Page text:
Newbie to Networking

In my first semester of law school, I received email after email inviting me to attend “networking events.” Having come straight through from undergrad, I had no idea what the word networking was or even how to do it. But, as a newly poor law student, the enticing description of food and drinks along with the word “free” peaked my interest and I was soon attending weekly networking events. I look back on those events now and laugh because all I did was stand at the food table and constantly refill my plate–keeping my mouth full at all times so I didn’t have to talk to the intimidating professionals crowding the room. Even after the encouraging pep talks from the Career Advisors, I spent my entire 1L year attending a ton of networking events without spending a single second actually networking. (Not that hard if you spend every second of your time at the event eating).

When 2L year came around, I was completely put off by the idea of attending anymore events. I was still very much intimidated when it came to reaching out to professionals as well as the idea of meeting up to speak with them. I was disheartened by the lack of response from the very few people I did work up the courage to email. Plus, I still had this overall feeling that I was doing this networking thing completely wrong. Yet, I knew it worked since a lot of my friends obtained their 1L summer internships as well as their 2L OCI interviews/internships just by networking. So, although still defeated, I decided to take my friends’ advice and keep trying. However, this time around my networking had more of a purpose since I had just decided on pursuing a career in tax law.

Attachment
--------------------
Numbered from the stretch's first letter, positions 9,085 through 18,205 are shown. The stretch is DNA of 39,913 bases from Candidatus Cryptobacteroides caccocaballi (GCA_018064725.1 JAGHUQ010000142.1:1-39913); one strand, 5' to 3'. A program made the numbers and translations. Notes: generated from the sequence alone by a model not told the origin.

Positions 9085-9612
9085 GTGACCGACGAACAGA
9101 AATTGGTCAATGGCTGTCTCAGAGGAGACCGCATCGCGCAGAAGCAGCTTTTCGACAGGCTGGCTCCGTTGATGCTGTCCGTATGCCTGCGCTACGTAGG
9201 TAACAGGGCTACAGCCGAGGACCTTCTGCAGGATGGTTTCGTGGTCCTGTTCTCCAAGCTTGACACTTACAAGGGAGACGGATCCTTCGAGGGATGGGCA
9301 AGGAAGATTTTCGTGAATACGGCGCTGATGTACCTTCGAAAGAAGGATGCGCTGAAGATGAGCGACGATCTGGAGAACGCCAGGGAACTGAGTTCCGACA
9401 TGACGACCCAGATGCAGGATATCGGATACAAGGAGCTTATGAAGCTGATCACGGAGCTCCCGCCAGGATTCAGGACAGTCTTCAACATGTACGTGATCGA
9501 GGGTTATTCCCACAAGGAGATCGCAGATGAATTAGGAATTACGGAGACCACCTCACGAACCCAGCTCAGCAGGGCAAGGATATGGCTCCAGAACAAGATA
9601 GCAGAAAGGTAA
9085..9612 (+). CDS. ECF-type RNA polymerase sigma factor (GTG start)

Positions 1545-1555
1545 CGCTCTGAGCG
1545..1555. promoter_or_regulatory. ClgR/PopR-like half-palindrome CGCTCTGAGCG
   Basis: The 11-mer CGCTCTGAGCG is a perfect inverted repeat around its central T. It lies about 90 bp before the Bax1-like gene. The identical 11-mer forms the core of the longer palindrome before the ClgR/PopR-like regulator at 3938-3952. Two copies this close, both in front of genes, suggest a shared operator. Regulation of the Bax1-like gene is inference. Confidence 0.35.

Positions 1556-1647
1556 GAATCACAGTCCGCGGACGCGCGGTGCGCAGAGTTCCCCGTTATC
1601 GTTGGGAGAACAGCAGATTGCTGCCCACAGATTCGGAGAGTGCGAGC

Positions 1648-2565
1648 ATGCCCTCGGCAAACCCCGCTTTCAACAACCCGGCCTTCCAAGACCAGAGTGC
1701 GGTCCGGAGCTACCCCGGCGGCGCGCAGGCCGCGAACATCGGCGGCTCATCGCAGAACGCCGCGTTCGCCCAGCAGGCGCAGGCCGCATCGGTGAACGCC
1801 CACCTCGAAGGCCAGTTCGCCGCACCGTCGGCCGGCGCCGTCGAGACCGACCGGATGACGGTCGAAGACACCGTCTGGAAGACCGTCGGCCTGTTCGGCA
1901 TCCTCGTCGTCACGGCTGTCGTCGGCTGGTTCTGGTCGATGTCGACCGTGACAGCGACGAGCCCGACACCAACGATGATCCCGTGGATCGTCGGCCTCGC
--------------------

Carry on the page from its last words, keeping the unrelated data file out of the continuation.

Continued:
Now, as a soon-to-be-graduating 3L, I’ve had more networking experiences this Fall Semester than my entire first two years of law school combined. With tips and advice from my fellow peers, I actively reach out to alumni and other professionals in the Boston Area. I’m no longer intimidated  to speak with practicing lawyers and have fully realized that yes, what they say is true: Everyone loves to talk about themselves. To this day, I’ve yet to have an experience that was anything less than great, totally worth my time, and more helpful than I could have imagined.

The moral of the story is this: as with everything in life, just because you haven’t done it before doesn’t mean you need to be afraid of trying it. While not every networking experience will end in a job, you still receive valuable information and the opportunity to learn about the decisions someone else made that landed them where they are today. The worst thing that could happen is someone not responding to your email. But, trust me, for every non-response you’ll probably get at least 3 responses from people willing to meet you!

Post a Comment

Your email address is never shared. Required fields are marked *